If breastfeeding is going well, it is ideal to wait until you have established your supply before you commence expressing. Your supply usually is established by the sixth week, so it is a good idea to wait until after then to express. Before the first six weeks, you and your baby are learning to get breastfeeding off to a good start, so it is best to not over complicate things by learning to express as well as everything else at the moment! There are, of course, some mums who have been advised to express in the first few weeks after birth. However, this is usually due to breastfeeding difficulties. Your midwife or lactation consultant will advise you if this is required. Otherwise, wait and get comfortable and confident with breastfeeding your baby at first.

Expressing Breast Milk Occasionally for Going Out or Sharing a Feed

If you want to express occasionally, lots of mums say they find it easier to express in the morning. This is due to most women having the most abundant milk supply in the earlier hours.

Many babies also have “cluster” feeding sessions, where they feed very frequently, usually from very early to mid-morning and then have a fairly long sleep afterwards.

Try expressing in the middle of your baby’s longer sleep. This way, your breasts will have had some time to refill after the cluster feeding, and there will also be time before your baby next breastfeeds for the breasts to refill again.

If you are planning to give the occasional expressed milk feed, then one to a few expression sessions a week would likely cover your needs.

It’s not advised to regularly express every day unless you need to boost your milk supply. If you add in a regular extra expression, then your body will keep creating this extra feed, which means that your breasts will always be full around this time even if you don’t plan to express!

Remember the breast milk supply works on “supply and demand.” In other words, what your baby or your pump “demand” the breast will keep suppling!

Should I Be Expressing a Set Amount of Breast Milk?

Every mum produces breast milk of varying amounts and produces it at different times throughout the day. So there is no set amount you should be expressing. Some mums find that they get more in the mornings than evenings, but as we are all different, try expressing at different times and see what works for you.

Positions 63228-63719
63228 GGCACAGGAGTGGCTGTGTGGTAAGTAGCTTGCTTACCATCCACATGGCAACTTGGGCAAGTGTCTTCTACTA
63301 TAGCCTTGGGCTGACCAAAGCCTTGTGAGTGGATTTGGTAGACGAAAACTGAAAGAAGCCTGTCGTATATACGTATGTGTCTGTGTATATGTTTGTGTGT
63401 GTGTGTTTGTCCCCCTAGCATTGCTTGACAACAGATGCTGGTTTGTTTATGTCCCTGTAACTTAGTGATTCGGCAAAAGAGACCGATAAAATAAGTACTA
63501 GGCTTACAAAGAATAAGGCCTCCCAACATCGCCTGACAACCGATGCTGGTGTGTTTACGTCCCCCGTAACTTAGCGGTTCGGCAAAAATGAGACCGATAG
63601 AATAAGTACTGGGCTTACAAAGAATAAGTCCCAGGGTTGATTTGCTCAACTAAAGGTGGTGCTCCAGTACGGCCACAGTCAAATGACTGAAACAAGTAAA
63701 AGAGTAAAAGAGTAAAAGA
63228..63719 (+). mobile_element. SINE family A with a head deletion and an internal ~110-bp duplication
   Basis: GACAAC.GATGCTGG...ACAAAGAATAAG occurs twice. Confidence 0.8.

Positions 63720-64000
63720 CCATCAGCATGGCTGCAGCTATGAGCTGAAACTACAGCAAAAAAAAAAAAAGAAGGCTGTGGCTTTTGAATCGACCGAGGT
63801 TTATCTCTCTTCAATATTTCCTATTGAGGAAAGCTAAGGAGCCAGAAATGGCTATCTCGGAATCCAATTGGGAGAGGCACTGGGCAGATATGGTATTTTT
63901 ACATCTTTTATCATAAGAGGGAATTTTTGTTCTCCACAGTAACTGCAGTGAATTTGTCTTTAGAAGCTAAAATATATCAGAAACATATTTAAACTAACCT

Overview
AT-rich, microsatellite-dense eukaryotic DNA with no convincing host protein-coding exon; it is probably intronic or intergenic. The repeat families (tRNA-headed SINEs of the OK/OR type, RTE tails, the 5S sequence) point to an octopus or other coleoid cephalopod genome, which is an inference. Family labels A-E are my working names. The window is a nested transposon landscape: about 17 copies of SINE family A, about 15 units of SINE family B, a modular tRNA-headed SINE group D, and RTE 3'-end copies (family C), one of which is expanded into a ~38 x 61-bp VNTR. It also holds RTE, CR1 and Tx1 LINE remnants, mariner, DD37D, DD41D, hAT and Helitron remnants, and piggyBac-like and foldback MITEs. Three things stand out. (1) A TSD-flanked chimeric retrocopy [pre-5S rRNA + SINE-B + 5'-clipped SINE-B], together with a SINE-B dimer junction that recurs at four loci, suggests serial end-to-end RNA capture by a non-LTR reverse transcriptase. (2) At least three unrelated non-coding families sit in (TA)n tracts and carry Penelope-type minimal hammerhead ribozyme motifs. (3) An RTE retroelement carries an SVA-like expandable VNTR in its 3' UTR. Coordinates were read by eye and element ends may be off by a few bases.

The average amount a baby drinks is about 800ml per day from one to six months in age. Some babies will drink all this over 4-6 feeds per day, while other babies need 9-12 feeds per day to drink the same amount.

Our breasts hold different amounts in our cells where the milk is made and stored, so one mum may express 90ml per expression while her friend may express 60ml.

We are all different. You will work out how frequently you need to express to get what your baby needs. Try not to compare yourself to anyone else as we are all individuals in everything we do.

Returning to Work and Expressing Breast Milk

When planning on returning to work, it is a good idea to start expressing and building a supply of milk in your freezer beforehand.

A good guide is to start expressing about six weeks before returning to work. This length of time allows you to get into the swing of things and get used to expressing. It also allows you to build a good amount of back-up milk in the freezer without making you express too many times per day!

Again, try expressing in the mornings as often your baby will have a certain time frame where they sleep well, and our milk supply is highest in the early hours. Depending on how much milk you express, you may want to express once or twice per day.

When you go back to work, you need to think of the expressing you do as replacing your baby’s normal breastfeeds during the period you are at work. If your baby can be brought into your work, then breastfeed as normal. However, if your baby cannot be brought to you, you will need to express to maintain your supply. For example, if your baby would usually have 2-3 feeds in 8 hours, then try to express twice during your workday.

You will probably notice that your baby wants to breastfeed more frequently once you get home from work. This is very normal. It is simply a baby’s way of saying “Hello mum! Welcome home! I love having feeds and cuddles with you!” This behaviour also helps to give your supply a boost as well.

As time goes on, you and baby will get used to feeding, expressing and working, and everything will settle into an easier routine.

If you notice your milk supply dwindling, try to express or breastfeed a few extra times to boost your supply back up again. Remember supply and demand!

How Will I Know How Much Expressed Milk to Feed My Baby?

On average, babies between the ages of one and six months drink about 800ml of breast milk every day. Of course, there are those babies who drink much more.

A rough guide is to think about how many times your baby breastfeeds per day and divide this by 800 -1000ml. For example, if your baby feeds about 10 times per day (10 ÷ 800/1000 = 80-100ml per feed).

Of course, when it comes to breastfeeding, remember that the fat content of breast milk changes based on whether it is the beginning or end of the feed. It also changes throughout the day. So, you may find your baby needs more milk at some feeds and less at others. This is normal. This is what they have been doing while feeding at your breast anyway. You just haven’t been able to see it!


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Is Breast Really the Best?

Breastfeeding Tips and Quotes to Inspire